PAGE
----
Dinner was a bit of a fiasco. We began preparing too much too late. Yes we had the grill. But cooking over the open flame seemed like a better idea. We had hot dogs and brats - and decided to boil water for macaroni and cheese. And we hadn't washed dishes, so we have few options on that front. Also the table was no where near the fire. And it was dark. We did though have a great time laughing at ourselves. We ate, cleaned, and got ready for bed just as the fire died. We were cool, full, and refreshed. Sometime overnight we woke up to rain and a cool breeze. Perfection? Yes.

The next day we took the scenic route home, partially along Route 66. We didn't make any stops worth noting. But the pictures are nice. Those are off to your right. All in all, I fully endorse camping.

16 July 2008

Camping: A New Level In General

July 5, 2008
Every camper / pioneer needs to be outfitted. From what I've read and learned from television, the best place for that is the General Store. It's where Jesse and I went once we finished setting up camp at the Grand Canyon. We went for ice and firewood. We spent $40.

It couldn't be helped though. We were high on the success of finding our (my) ideal camping location. Jesse was (in my opinion) finally fully enjoying our trip. It wasn't too terribly hot and promised to be cool at night. And the General Store turned out to be more than a store. It was actually a grocery - apparel - restaurant that sold hiking equipment. The antiquated look outside was misleading. I didn't expect much and therefore didn't take pictures. The above is a file picture from the Internet. But I should have known, since there was a Chase Bank next door.

Our first stop inside was at the beer cooler, where I learned the General Store was actually not gouging customers. The prices weren't too much more than what we pay in Las Vegas. And considering gas prices and location, the prices might have been reasonable.

So there we were. Imagine, if you will, two dirty, sweaty, and likely stinky people in a very clean and busy shopping center. I highly doubt the choice if cubed or deli-sliced cheese is typical of a camping trip. We felt like cheaters. But that's not to say we didn't take advantage. We bought fruit (pineapple & bananas) as well as ice, firewood, a spatula with an Oscar Meyer hot dog as the handle, and chips - as we still had a lot of salsa left. I also bought hot dogs which I had / have forbidden myself to eat. They're loaded with sodium and are an antidote to blood pressure medication. I talked myself into because we were celebrating. It didn't hurt that we had seen a sign encouraging hikers to take in additional salt to make up for sweating. The idea of hot dogs cooked on an open flame (even followed by a headache) was just too powerful.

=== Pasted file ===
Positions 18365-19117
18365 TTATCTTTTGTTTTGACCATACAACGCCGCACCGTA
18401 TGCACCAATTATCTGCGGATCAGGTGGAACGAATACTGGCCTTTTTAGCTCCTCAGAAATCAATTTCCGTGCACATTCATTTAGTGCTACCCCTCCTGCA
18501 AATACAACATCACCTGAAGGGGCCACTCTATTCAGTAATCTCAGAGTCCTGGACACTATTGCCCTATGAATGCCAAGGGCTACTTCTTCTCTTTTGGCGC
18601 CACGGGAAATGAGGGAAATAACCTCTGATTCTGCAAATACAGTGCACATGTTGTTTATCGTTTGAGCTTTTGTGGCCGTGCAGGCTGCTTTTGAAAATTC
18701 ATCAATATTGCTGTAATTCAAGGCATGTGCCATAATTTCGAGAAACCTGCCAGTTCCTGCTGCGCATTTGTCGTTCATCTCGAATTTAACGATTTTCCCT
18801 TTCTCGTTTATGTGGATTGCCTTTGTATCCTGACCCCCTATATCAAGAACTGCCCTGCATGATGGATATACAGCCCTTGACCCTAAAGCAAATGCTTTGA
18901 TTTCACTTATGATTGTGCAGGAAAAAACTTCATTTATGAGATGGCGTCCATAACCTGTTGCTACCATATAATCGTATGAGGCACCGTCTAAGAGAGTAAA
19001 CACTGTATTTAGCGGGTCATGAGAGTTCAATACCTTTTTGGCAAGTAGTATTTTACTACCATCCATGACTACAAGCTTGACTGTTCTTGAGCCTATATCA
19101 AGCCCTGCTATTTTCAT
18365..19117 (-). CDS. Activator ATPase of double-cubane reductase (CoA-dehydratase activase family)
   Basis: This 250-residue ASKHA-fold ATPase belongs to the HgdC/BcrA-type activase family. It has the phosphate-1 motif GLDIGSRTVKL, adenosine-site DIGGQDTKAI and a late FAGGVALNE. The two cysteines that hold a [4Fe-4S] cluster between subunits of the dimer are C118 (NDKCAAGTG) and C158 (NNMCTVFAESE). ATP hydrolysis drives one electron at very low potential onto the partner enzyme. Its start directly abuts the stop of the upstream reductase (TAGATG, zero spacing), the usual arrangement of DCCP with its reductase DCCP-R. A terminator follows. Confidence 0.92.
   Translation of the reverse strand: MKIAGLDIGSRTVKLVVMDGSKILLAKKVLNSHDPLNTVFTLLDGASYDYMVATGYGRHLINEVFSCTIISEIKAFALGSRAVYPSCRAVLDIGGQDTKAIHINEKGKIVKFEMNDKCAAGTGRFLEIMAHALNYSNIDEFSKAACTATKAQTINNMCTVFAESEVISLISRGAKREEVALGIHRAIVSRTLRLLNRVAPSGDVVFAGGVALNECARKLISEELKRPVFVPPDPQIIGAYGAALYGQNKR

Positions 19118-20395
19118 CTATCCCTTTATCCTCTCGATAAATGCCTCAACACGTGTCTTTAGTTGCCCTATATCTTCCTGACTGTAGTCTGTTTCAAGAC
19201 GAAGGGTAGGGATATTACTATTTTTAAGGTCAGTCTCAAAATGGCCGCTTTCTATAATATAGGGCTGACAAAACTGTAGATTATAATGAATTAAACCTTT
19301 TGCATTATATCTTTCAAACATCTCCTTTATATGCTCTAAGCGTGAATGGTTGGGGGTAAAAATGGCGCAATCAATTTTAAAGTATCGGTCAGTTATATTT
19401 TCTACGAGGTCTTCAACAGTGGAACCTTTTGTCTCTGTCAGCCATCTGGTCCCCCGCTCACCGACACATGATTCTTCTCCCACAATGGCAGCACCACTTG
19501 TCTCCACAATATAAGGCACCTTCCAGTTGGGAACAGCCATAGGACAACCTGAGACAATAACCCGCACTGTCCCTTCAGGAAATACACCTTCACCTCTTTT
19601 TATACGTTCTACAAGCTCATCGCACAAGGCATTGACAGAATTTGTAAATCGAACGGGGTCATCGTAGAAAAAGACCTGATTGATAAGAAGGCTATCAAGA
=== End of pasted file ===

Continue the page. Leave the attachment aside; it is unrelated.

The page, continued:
14 July 2008

Camping: The Grand Canyon II

July 5, 2008
The scenic drive takes people from one entrance to the other. There are loops along the way at various points, as well as turnoffs for camping. Desert View was the first stop from the way we entered and from there, we stopped at Lipan Point. It's the widest point at the Grand Canyon and Fodor's says you can see every eroded layer there. It was my favorite part of the drive, as it was the first place I could really see the Colorado snaking its way deeper into the earth.

We didn't spend a lot of time at Lipan Point. We were starting to get hungry and hopeful. There are campgrounds inside the Grand Canyon National Forest. We didn't expect to find a place to camp for the night, but it was a possibility and that's all we needed for a little excitement. We skipped Moran Point, for no other reason than the fact that the next stop was the Buggeln Picnic area.

We quickly set up shop with the grill, burgers, brats, beans, and corn. We're not allowed to grill at home because of fire dangers and apartment regulations. So grilled food was an extra treat. We weren't as organized as I would have liked. Our food, pots, utensils, and condiments were scattered between a cooler and several bags. We didn't have proper grilling or eating gear for camping. There's a lot of room for improvement in that department, and I took a lot of notes. Still, even with the drawbacks, everything was delicious and we were still able to thumb our noses at the cold sandwich saps. We savored but didn't dawdle. We still had the flickering hope we'd be able to camp there and wanted to get to the campgrounds. We didn't want to miss the sites though, for a slim chance. So we decided to stop at a few more points along the way to the campground. We had no excuse for missed opportunities.